January 12, 2013
Dragons bounce Bengals
Joe McIntyre/staff photographer
SUNY Cortland’s Jesse Winter (12) gets in front of Buffalo State’s Anthony Hamer (10) in the first half Friday night. Winter scored 20 points in a 100-89 Red Dragons victory.
Usually when a team scores 100 points in a collegiate basketball outing the post-game is spent gushing over that offensive production.
And there’s no doubt SUNY Cortland was most proficient in that department. The Red Dragons came up with a 54-point first half Corey Gymnasium masterpiece and had five players finish in double figures while halting a recent two-game losing skid with a resounding 100-89 victory over Buffalo State on Friday night.
Still, here was senior point guard and 18-point contributor Jeremy Smith afterwards citing another key ingredient to the Red Dragons’ ninth victory in a dozen court appearances this season.
“I think we’re more happy with the defense,” the quick-footed veteran guard from the Bronx noted. “They have two good scorers on that team and on Tuesday (in a loss at New Paltz) we didn’t stop their top scorers. Today we came out with the emphasis to make it hard on those scorers.”
Sophomore Roderick Epps and senior Jake Simmons are the two dangerous Buffalo State weapons of which Smith speaks, averaging 24.1 and 20.3 points respectively for a Bengals squad that came to town sharing first place in the conference standings.
Epps would reach his average, though Cortland coach Tom Spanbauer pointed out it took the rangy 6-foot-4 guard 25 shots to get his 24 points. Guard Simmons — who torched the Red Dragons for 32 points in a wild 108-105 Cortland overtime victory over the Bengals a season ago at Corey Gymnasium — scored just six points on 2-for-13 shooting during this visit. He was an uncharacteristic 0-for-6 beyond the 3-point arc.
“He was one of the focal points,” said senior Cortland point guard Jesse Winter, who spent part of the evening shadowing Simmons’ every move. “We knew he was one of the top scorers in the league, so we tried to limit his touches and take care of him.”
What Coach Spanbauer singled out as crucial to Cortland success were the three offensive charges drawn by senior Harrison Hefele in the first half, when Cortland was taking 54-38 control of things. “It made a difference because they stopped attacking a little bit. And it got contagious,where our guys rotated and forced them to take a lot of pull-up shots instead of going to the rim,” said Spanbauer.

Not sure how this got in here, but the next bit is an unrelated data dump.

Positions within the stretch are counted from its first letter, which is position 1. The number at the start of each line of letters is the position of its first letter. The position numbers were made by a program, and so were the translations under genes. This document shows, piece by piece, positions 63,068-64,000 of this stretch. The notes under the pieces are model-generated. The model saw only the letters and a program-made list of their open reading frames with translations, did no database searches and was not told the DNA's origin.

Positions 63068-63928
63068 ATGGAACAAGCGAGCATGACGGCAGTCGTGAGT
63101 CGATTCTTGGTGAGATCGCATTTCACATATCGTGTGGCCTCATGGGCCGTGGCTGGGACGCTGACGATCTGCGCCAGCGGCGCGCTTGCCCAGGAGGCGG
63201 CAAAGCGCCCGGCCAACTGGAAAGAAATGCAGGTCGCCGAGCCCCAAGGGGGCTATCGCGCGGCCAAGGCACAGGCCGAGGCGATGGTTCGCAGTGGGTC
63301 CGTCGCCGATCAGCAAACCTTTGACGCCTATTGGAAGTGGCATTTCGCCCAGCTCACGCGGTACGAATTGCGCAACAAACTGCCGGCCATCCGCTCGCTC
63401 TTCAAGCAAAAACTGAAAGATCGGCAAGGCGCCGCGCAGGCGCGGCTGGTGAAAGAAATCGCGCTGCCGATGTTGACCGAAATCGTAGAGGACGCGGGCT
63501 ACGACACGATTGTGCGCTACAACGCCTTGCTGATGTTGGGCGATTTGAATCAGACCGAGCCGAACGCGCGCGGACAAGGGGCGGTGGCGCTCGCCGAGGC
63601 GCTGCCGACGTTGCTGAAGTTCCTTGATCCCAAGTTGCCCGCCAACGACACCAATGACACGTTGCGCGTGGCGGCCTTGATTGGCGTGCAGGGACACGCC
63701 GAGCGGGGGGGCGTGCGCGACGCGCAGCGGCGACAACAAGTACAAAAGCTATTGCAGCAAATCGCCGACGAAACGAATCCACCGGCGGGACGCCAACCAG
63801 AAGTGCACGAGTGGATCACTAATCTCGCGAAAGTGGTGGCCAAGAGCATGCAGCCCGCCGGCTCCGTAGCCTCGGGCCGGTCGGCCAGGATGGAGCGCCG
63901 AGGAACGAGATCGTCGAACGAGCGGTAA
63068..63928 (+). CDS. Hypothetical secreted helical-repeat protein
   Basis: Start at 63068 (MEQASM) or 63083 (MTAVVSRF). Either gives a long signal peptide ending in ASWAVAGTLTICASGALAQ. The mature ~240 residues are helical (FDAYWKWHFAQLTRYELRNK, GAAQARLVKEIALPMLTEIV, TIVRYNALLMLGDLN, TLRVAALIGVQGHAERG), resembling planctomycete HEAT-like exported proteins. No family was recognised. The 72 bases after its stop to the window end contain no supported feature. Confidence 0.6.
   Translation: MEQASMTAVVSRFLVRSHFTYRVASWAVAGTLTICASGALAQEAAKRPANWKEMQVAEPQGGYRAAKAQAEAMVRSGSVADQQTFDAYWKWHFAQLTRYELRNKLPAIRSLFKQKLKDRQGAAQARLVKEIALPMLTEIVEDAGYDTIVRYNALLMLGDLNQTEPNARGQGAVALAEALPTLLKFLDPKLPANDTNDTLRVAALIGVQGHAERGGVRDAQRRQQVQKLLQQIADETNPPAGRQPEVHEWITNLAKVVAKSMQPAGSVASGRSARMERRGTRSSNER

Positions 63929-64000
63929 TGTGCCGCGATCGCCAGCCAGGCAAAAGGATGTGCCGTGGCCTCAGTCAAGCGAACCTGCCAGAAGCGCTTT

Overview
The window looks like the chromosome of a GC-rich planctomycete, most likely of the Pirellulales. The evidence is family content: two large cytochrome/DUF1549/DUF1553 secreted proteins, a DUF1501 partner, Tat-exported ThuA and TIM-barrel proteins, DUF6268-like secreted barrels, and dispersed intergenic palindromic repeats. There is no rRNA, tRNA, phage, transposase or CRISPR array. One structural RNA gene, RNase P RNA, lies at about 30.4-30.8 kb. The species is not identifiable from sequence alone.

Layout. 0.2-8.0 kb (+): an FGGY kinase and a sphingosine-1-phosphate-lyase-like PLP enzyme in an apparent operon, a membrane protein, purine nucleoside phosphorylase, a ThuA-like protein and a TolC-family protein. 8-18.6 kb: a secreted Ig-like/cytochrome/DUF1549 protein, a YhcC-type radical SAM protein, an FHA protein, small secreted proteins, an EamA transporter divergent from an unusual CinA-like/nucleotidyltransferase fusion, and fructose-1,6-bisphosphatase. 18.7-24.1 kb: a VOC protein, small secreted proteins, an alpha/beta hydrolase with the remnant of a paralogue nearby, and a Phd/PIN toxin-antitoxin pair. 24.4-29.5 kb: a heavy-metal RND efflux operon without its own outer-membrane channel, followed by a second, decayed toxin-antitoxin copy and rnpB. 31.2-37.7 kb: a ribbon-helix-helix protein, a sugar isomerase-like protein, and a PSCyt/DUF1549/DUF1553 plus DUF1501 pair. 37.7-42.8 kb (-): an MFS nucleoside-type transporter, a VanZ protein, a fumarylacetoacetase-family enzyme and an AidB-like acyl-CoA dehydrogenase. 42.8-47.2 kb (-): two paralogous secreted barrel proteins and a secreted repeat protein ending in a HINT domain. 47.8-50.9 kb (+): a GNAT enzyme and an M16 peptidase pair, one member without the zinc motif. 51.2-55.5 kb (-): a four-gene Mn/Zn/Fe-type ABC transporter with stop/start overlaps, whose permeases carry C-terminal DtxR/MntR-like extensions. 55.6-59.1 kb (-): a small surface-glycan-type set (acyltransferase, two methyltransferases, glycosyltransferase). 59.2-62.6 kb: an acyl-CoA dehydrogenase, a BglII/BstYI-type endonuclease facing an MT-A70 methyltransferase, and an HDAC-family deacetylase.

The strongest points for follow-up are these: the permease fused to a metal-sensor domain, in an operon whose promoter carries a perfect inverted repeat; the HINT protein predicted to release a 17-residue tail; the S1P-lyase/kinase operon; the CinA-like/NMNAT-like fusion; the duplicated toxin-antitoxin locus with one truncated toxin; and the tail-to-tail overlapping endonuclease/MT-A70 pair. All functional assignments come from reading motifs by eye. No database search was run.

Sure the Bengals finished with 89 points, a good night’s work for anyone. But 19 of those points arrived over the final two minutes during mop-up time. When Cortland freshman Brendan Ferguson swished a 3-pointer with 2:50 left to play, the Red Dragons lead was a lopsided 96-68 prior to that late Bengals burst towards respectability.
IN GAME THAT left both sides among a second place crowd of a half-dozen 3-2 teams now crammed behind 4-1 Geneseo in the SUNYAC standings, Cortland never trailed starting with 6-foot-9 center Dan Sternkopf controlling the opening tap and then scoring on a short inside shot seconds later.
Spreading the floor and taking advantage of the Bengals’ frisky nature, Winter benefited the most. The leading Cortland scorer had 17 points in the opening half featuring six fearless drives to the basket and a 3-pointer. He also handed out three assists.
Though sitting for a large chunk of the second half, Winter finished with a team-best 20 points. Senior Brian Manning provided his usual spark off the bench with 17 points and 11 rebounds, including four treys. Forward Kevin McMahon added 14 points, back-up guard Lamard Herron 10 points and Hefele pulled down a team-high dozen rebounds.
“We just made sure the little things were really crisp this game. In the past games we lost we weren’t doing the things, the fundamentals, that coach has been teaching us,” said Winter. “We made it real important that we had to be the scrappy ones, we had to be the enforcers, and I think we did that tonight.”
When Winter wasn’t getting to the rim, Cortland was knocking down shots — Manning with a couple of 3-pointers to go along with additional treys swished by Smith and Herron. There was also the first half highlight of McMahon dunking off a Winter fast break lob.
“We did a really nice job of moving the ball and our decision making was really good in regards to having a nice balance of attacking and driving at the rim, or attacking and then moving the ball via the pass to open shooters,” said Coach Spanbauer. “So we definitely did a good job reacting to what they were doing defensively.”
CORTLAND ONLY TURNED the ball over twice during that 54-point opening half when the frantic pace seemed ripe for overeager errors.
“We knew they wanted to go up-tempo, and we said, well, we want to go up-tempo as well,” added Spanbauer. “When you go up-tempo, many times you have to couple that with good decisions so you’re not playing over the edge and out of control. And I thought we had good balance doing that.”
Having lost their last two contests — an overtime setback to nationally-ranked NAIA school Embry-Riddle in Florida over the holiday break and last Tuesday’s loss at New Paltz in a game that was tied heading into the final minute — Cortland felt good to get back on track heading into this afternoon’s 4 p.m. hosting of Fredonia.
“I don’t want to say must-win, but it was a critical game,” said Winter. “It was a good game to get back home, get back on track. It was a good win, and we’ll take it.”
“We were very upset because we didn’t play as well as we should have,” said Smith off the 77-70 loss at New Paltz. “We had a lot of defensive lapses, so we just wanted to come out tonight and make a statement.”
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